By | July 12, 2021


Iowa’s pace of sports wagering dropped for the third consecutive month in June, even as revenue jumped and the pace of betting per day held firm. The mostly positive month closed the book on a fiscal year that brought dramatic growth and more than $1.2 billion in wagers in spite of a pandemic and in-person registration requirements that slowed betting for much of 2020, according to analysts from PlayIA.

“The year brought significant challenges to Iowa’s sportsbooks, which made the results all the more impressive,” said Jessica Welman, analyst for the Network, which includes “The best news is that with the pandemic’s effects on the industry waning, and online registration firmly in place, the last year is only a glimpse of Iowa’s true potential.”

Iowa’s online and retail sportsbooks accepted $111.2 million in June, according to official data released late Thursday. That is down 3.2% from $114.9 million in May. The pace of betting remained $3.7 million per day over the 30 days of June, matching the $3.7 million per day over the 31 days in May.

Net operator revenue rose to $8.4 million in June, up 37.4% from $6.1 million in May. June’s handle resulted in $568,501 in tax revenue.

June’s results closed the book on fiscal year 2020-21, a pandemic-marred year that still brought impressive growth. In June 2020, Iowa’s sportsbooks took in $12.7 million in bets, producing $620,740 in revenue as the pandemic continued to wreak havoc on the U.S. sports schedule. For the entire year, online and retail sports betting accounted for:

  • $1.2 billion in wagering
  • $90.0 million in gross gaming revenue
  • $6.1 million in tax revenue

“With a lighter sports schedule and few local betting events to spur interest, Iowa won’t see significant growth in betting again until the football season,” said Dustin Gouker, analyst for the Network, which includes “But there is no question that the Hawkeye State is in good position, poised for a fall expansion when Iowa, Iowa State, and the NFL once again draw bettors to sportsbooks.”

In June, $95.1 million in bets were made online, representing 85.6% of the state’s handle. Retail betting accounted for the remaining $16.0 million, up from $15.0 million in May.

William Hill’s sportsbooks accounted for 33.0% of Iowa’s handle in June with $36.65 million in total wagers, even as the operator’s handle ticked down from $37.6 million in May. $34.0 million of June’s wagers were made online. All told, June’s bets produced $1.8 million in net receipts.

Wild Rose, which includes DraftKings and BetRivers, tallied $31.5 million in online and retail wagering, which resulted in $2.5 million in revenue. June’s handle was down from $33.8 million in May and included $31.4 million in online bets.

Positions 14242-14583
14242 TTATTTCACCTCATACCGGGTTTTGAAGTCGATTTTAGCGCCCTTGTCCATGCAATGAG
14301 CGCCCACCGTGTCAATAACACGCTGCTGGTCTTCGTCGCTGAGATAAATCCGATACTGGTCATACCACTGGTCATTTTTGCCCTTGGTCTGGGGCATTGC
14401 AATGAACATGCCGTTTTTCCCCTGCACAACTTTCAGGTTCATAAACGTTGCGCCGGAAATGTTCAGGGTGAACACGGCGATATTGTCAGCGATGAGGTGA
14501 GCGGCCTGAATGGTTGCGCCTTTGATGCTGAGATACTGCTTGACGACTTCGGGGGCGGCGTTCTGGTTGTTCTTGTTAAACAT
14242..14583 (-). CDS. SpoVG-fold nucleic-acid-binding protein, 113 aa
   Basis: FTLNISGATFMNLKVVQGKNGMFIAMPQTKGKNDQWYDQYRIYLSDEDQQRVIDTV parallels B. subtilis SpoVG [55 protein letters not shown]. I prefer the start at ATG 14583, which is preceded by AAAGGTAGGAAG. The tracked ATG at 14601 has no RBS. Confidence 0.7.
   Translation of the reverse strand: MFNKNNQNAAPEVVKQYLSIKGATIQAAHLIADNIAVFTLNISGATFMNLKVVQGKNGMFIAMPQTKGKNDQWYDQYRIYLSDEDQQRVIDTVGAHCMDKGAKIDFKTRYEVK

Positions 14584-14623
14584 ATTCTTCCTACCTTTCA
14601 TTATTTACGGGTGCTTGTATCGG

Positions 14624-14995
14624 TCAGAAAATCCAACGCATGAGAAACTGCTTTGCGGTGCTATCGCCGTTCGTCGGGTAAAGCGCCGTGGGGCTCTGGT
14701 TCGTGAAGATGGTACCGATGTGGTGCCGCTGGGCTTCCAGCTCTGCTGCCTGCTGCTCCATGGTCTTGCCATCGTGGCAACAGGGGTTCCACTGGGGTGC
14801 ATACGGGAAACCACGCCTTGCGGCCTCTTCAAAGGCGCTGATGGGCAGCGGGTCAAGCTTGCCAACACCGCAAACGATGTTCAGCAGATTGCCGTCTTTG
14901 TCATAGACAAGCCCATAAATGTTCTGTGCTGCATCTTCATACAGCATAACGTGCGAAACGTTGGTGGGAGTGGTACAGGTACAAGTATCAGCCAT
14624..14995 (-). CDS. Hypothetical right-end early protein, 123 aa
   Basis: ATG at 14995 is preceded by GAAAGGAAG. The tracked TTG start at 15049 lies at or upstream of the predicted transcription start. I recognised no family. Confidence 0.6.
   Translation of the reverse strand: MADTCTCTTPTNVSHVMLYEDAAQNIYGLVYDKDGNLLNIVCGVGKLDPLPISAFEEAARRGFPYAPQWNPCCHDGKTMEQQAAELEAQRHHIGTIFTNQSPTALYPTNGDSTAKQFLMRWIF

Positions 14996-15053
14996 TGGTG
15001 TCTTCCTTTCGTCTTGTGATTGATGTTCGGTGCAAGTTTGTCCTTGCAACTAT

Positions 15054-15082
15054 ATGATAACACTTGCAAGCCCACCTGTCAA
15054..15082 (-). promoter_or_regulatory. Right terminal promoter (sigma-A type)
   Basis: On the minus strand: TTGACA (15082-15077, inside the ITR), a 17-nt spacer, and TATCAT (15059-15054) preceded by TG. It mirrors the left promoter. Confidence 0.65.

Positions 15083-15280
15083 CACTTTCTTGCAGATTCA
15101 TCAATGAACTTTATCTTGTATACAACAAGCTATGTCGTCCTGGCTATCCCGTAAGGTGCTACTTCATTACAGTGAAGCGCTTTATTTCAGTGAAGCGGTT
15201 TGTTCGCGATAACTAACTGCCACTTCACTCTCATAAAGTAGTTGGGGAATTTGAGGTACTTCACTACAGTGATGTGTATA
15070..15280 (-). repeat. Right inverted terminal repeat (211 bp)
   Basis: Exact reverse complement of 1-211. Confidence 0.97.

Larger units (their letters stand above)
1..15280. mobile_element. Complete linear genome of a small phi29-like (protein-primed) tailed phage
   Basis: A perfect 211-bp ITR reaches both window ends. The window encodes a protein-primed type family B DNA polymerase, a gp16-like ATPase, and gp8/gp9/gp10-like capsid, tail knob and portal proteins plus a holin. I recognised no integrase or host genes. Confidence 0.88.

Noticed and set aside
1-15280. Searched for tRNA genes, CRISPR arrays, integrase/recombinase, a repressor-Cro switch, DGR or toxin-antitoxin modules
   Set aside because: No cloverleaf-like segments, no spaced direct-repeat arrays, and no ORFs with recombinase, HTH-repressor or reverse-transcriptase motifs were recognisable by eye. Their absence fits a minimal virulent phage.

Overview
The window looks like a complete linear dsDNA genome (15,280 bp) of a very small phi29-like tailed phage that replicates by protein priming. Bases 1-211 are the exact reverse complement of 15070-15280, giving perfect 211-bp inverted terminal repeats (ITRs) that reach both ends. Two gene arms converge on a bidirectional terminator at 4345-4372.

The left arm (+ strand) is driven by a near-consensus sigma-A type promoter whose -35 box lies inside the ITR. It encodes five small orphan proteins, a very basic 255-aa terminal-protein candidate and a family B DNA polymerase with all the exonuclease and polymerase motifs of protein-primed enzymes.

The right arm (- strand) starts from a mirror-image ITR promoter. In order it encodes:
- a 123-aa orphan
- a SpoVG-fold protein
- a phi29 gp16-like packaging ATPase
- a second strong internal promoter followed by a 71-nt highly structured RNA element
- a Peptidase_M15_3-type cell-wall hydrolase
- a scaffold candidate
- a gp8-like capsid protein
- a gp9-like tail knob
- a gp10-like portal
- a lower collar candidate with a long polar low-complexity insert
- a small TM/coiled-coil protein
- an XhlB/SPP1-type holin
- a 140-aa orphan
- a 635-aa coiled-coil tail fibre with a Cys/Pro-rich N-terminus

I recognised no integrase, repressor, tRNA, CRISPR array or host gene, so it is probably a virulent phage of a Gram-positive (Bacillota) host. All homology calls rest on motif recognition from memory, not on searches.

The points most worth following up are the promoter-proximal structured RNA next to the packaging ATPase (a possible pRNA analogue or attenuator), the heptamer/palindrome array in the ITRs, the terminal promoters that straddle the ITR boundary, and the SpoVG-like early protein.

Diamond Jo, fueled by FanDuel and BetMGM, took in $26.6 million in combined wagers, down from $27.6 million in May. $22.6 million of June’s wagering came online. That was enough to net a market-best $2.6 million in revenue.

Iowa’s menu of online operators is growing, too. Bally Bet went live in late June, the second market the upstart operator has launched in. Meanwhile, a partnership between 888 Holdings and Sports Illustrated promises to bring the new SI Sportsbook to Iowa eventually, and PlayUp Sportsbook confirmed plans to enter the market later this year.

“Iowa is far from reaching its ceiling as a market,” Welman said. “New operators clearly still see untapped potential in the state, and that speaks positively to where the market is heading.”

For more information and analysis on regulated sports betting in Iowa, visit

About the Network:

The Network is a leading source for news, analysis, and research related to the market for regulated online gaming in the United States. With a presence in over a dozen states, PlayUSA and its state-focused branches, including, produce daily original reporting, publish in-depth research, and offer player advocacy tools related to the advancement of safe, licensed, and legal online gaming options for consumers. Based in Las Vegas, the PlayUSA Network is independently owned and operated, with no affiliations to any casino — commercial, tribal, online, or otherwise.

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